How to Grow Aquarium Plants For Profit

How to Grow Aquarium Plants for Profit

Caring for live aquatic plants can begin with a bit of a learning curve, but once your planted aquarium starts flourishing and becomes overgrown, what do you do with all the extra vegetation? What is the best way to make extra income from your trimmings? You need to decide how much time, money and effort you are willing invest. While some people are just looking for a hobby, others want to make enough money to pay their expenses. Some are serious entrepreneurs hoping to be able to compete against large plant farms. We will discuss three methods to sell aquarium plants in order to increase effort and revenue.

Easy Mode: Selling Plants to Fish Stores

If your fish tanks are growing well and you need a place to offload your excess floating plants or stem plants, then your local fish store is the good place to start. The store is the only one that offers wholesale prices and has a great customer service team. Most stores won’t buy from hobbyists as they don’t want to deal with large quantities of trimmings. It takes too much effort to separate and count the plants, cut them to the correct length and toss those that are covered in algae.

In the general manager’s eyes, it’s a lot simpler dealing with a wholesaler because they can order whatever they want from a list and it shows up packaged in a box. Therefore, if you want to compete with the wholesaler, you need to supply the fish store with an alternative that saves them time and effort. You can prepackage your stem plants into bunches of 4 to 5 stems measuring between 12 and 15 cm in length. Because they can die quickly in bunches, stores tend to buy them at a very low cost. You can increase the price by placing the plants in rock wool pots with 1/2 inch (1 cm) space between each stem. This will prevent the stems rotting and allow them to start producing roots. Customers can then grow them more successfully at their home.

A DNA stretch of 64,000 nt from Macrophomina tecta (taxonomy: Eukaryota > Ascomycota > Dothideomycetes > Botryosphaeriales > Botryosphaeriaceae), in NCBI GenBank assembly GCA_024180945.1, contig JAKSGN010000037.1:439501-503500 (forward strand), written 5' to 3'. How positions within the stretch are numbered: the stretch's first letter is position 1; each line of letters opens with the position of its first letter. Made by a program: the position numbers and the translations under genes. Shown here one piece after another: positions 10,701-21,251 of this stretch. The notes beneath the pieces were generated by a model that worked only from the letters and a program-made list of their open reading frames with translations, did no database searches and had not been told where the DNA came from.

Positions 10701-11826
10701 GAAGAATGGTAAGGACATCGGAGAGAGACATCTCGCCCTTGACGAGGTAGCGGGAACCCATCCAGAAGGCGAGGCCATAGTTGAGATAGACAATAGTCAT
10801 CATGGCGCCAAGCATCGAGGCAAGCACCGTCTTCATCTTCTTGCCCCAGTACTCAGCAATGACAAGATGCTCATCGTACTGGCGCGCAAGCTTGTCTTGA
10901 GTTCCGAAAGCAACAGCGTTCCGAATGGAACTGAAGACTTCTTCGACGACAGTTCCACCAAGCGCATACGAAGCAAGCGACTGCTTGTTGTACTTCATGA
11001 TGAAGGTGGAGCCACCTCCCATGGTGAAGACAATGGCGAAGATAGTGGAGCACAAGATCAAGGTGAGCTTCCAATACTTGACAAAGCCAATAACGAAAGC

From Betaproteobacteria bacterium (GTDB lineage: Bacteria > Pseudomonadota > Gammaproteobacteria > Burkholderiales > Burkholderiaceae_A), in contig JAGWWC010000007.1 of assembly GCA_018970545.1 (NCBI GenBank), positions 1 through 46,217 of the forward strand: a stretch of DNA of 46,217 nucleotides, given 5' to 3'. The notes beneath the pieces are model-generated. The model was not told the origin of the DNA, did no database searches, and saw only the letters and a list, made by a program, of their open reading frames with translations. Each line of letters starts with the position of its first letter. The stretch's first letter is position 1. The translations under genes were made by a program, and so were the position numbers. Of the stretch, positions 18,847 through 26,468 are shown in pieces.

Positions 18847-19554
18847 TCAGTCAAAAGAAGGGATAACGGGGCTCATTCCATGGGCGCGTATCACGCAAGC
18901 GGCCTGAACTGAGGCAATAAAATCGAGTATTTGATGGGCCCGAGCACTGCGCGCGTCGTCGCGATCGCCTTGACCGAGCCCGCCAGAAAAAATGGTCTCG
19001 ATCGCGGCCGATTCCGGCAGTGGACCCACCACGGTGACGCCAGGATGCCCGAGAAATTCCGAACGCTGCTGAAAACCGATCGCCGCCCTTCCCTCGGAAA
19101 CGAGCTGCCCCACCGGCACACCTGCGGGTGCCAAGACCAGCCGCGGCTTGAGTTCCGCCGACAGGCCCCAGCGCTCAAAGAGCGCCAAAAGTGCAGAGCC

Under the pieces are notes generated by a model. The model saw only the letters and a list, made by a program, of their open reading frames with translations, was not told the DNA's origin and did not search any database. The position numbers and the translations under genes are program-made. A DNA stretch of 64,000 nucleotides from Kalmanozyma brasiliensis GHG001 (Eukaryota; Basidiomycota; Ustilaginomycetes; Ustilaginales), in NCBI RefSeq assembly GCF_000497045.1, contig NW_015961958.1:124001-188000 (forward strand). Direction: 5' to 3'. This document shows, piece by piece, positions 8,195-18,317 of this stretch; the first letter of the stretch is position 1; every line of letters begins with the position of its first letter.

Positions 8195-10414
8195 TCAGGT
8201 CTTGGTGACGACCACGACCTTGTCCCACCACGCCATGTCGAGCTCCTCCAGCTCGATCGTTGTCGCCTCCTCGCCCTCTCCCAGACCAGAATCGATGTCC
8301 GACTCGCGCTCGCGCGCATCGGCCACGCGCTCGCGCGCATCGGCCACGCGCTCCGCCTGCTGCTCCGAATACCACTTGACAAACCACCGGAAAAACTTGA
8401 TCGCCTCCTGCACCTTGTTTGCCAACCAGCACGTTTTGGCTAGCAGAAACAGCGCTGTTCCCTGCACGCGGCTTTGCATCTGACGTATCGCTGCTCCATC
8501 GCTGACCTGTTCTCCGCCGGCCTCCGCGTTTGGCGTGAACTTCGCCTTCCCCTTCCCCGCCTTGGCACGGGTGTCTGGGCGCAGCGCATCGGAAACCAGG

You can increase the value of your plants with rock wool plastic pots. They look professional and are ready for you to sell.

Another way you can make the store manager’s life easier is to drop off the plants at non-peak times, usually during the weekdays. Yes, those times may be inconvenient for you if you have a full-time job or school, but you don’t want to bring in your goods during their busiest periods when they won’t have time to help you. Most shops need to have fresh stock ready to sell before weekend rushes when sales are high. So talk to the manager about the best times to stop by each week.

You should not only find out when they want to buy plants but also what type of plants they require. Stop selling plants that they aren’t interested in. Do not pressure them to purchase all of your stock. If you become too difficult, it will endanger the relationship and they will cease buying from you.


Intermediate Mode: Selling Aquarium plants online